Niche expansion of the shorthorn sculpin (Myoxocephalus scorpius) to Arctic waters is supported by a thermal independence of cardiac performance at low temperature
2013 (English)In: Canadian Journal of Zoology, ISSN 0008-4301, E-ISSN 1480-3283, Vol. 91, no 8, 573-580 p.Article in journal (Refereed) Published
Cardiovascular adaptations that permit successful exploitation of polar marine waters by fish requires a capacity tonegate or compensate for the depressive effects of low temperatures on physiological processes. Here, we examined the effectsof acute and chronic temperature change on the maximum cardiac performance of shorthorn sculpin (Myoxocephalusscorpius (L., 1758)) captured above the Arctic Circle. Our aim was to establish if the sculpin’s success at low temperatures wasachieved through thermal independence of cardiac function or via thermal compensation as a result of acclimation. Maximumcardiac performance was assessed at both 1 and 6 °C with a working perfused heart preparation that was obtained after fish hadbeen acclimated to either 1 or 6 °C. Thus, tests were performed at the fish’s acclimation temperature and with an acutetemperature change. Maximum cardiac output, which was relatively large (>50 mL·min−1·kg−1 body mass) for a benthic fish at afrigid temperature, was found to be independent of both acclimation temperature and test temperature. While maximum-adrenergic stimulation produced positive chronotropy at both acclimation temperatures, inotropic effects were weak orabsent. We conclude that thermal independence of cardiac performance at low temperature likely facilitated the exploitation ofpolar waters by the shorthorn sculpin.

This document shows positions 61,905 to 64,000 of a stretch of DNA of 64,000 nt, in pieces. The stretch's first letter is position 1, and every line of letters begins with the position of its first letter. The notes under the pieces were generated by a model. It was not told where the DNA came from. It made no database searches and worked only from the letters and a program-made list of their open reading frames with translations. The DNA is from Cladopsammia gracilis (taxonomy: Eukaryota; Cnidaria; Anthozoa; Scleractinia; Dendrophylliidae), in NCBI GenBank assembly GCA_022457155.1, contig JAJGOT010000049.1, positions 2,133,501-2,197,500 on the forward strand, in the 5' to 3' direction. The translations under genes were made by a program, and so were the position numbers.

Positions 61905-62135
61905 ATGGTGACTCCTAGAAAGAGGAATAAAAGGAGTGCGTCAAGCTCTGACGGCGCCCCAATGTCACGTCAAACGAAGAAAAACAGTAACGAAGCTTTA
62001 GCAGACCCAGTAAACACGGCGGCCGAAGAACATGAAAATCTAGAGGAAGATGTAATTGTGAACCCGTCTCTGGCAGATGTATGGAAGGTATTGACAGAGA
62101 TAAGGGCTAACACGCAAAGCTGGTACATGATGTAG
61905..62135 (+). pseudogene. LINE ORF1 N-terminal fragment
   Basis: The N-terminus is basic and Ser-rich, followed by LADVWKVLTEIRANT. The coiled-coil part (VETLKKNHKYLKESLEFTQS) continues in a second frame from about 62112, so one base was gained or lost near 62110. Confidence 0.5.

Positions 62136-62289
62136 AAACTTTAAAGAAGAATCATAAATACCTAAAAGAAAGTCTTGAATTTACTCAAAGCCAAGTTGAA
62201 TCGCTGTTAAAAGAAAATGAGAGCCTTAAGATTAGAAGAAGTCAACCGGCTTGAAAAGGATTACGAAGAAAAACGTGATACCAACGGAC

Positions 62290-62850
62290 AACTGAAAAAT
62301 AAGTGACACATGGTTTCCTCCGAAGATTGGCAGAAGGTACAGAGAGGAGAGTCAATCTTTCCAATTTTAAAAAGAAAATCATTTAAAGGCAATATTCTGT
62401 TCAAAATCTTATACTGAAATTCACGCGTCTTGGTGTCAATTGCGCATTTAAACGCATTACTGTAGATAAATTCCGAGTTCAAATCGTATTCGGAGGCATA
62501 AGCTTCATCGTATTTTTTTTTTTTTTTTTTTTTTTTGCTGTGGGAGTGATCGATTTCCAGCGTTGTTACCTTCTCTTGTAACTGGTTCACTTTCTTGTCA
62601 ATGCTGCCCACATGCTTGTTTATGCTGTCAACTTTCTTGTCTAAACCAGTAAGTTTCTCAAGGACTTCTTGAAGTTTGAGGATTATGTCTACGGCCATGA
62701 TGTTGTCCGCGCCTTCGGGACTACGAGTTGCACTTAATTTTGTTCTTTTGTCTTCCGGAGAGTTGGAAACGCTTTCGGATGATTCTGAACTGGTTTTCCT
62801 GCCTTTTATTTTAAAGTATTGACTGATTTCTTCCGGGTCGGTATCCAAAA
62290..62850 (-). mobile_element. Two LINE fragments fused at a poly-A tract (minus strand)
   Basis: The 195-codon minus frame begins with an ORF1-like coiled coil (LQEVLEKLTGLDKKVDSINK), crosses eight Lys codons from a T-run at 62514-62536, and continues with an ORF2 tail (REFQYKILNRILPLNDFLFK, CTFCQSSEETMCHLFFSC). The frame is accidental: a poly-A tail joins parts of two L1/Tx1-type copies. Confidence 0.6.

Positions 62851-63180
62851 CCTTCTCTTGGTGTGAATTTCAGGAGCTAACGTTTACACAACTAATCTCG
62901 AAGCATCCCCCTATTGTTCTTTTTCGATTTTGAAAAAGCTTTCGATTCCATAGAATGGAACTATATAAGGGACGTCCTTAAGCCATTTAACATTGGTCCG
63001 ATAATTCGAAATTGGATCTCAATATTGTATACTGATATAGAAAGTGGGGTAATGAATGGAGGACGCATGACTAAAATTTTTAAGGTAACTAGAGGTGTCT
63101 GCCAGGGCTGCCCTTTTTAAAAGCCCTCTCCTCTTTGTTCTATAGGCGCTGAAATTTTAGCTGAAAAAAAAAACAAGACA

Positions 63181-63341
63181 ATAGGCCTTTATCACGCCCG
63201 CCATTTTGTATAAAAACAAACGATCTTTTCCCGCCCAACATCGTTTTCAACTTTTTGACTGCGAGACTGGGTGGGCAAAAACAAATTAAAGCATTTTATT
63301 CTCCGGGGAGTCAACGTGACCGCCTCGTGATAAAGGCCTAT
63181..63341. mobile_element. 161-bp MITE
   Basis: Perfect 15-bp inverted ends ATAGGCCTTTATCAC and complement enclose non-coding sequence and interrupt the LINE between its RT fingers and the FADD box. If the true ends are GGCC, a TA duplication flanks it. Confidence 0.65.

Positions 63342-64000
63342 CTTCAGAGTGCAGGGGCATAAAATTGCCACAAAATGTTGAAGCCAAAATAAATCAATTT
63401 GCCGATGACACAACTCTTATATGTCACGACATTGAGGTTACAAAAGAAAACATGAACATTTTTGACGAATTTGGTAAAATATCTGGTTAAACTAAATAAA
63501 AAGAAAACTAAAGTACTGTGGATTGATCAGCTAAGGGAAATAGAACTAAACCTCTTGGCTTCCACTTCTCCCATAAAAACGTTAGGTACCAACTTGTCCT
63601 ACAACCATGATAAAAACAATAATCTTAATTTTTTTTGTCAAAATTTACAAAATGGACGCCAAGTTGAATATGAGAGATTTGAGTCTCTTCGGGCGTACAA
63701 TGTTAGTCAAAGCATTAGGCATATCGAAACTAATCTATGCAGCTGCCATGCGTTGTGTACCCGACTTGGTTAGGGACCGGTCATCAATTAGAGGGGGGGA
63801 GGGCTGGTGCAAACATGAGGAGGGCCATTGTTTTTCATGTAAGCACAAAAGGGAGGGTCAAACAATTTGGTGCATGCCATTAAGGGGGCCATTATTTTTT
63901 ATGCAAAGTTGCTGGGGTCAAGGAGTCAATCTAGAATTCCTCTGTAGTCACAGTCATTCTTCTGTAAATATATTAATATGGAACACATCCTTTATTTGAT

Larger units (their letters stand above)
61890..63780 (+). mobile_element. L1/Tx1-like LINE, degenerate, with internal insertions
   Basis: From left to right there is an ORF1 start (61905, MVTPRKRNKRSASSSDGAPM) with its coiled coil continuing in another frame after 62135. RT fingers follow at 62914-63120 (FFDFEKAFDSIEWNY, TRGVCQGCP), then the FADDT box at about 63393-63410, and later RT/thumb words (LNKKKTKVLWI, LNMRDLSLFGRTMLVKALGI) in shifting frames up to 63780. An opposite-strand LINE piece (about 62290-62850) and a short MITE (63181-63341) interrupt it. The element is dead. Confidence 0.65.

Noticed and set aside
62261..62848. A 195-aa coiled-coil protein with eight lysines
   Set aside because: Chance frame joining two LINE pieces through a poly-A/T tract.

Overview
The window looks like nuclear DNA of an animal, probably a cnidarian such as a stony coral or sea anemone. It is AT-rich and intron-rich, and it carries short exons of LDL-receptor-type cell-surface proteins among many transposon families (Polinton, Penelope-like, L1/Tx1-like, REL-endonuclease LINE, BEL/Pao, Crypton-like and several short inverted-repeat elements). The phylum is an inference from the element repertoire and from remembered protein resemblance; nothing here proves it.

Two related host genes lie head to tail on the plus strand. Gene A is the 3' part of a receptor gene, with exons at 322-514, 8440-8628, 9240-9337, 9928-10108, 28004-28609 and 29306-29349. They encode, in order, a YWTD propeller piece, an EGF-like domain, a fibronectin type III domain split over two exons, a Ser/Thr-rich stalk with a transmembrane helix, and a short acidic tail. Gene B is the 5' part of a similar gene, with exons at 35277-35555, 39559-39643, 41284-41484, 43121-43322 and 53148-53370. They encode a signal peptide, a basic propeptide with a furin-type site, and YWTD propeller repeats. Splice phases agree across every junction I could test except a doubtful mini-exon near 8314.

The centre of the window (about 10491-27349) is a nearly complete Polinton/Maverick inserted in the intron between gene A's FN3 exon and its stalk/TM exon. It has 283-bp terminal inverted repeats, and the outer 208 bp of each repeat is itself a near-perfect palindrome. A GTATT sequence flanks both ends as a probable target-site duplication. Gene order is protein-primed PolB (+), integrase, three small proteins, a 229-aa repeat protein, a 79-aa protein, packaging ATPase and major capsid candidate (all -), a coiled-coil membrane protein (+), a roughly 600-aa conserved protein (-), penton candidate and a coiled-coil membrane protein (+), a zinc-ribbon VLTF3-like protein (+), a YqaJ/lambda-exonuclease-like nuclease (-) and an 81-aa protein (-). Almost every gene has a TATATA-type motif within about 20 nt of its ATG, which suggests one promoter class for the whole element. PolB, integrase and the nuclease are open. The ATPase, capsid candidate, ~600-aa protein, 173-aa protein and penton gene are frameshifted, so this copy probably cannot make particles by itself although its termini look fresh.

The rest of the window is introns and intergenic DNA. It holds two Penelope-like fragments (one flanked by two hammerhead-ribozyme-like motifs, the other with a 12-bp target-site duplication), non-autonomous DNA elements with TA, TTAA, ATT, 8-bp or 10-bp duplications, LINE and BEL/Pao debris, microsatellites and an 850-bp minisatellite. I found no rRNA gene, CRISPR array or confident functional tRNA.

Place, publisher, year, edition, pages
NRC Research Press, 2013. Vol. 91, no 8, 573-580 p.
Myoxocephalus scorpius, perfused heart, cardiac output, adrenaline, power generation, pressure.
IdentifiersURN: urn:nbn:se:liu:diva-97616DOI: 10.1139/cjz-2013-0038ISI: 000324683000005OAI: oai:DiVA.org:liu-97616DiVA: diva2:649363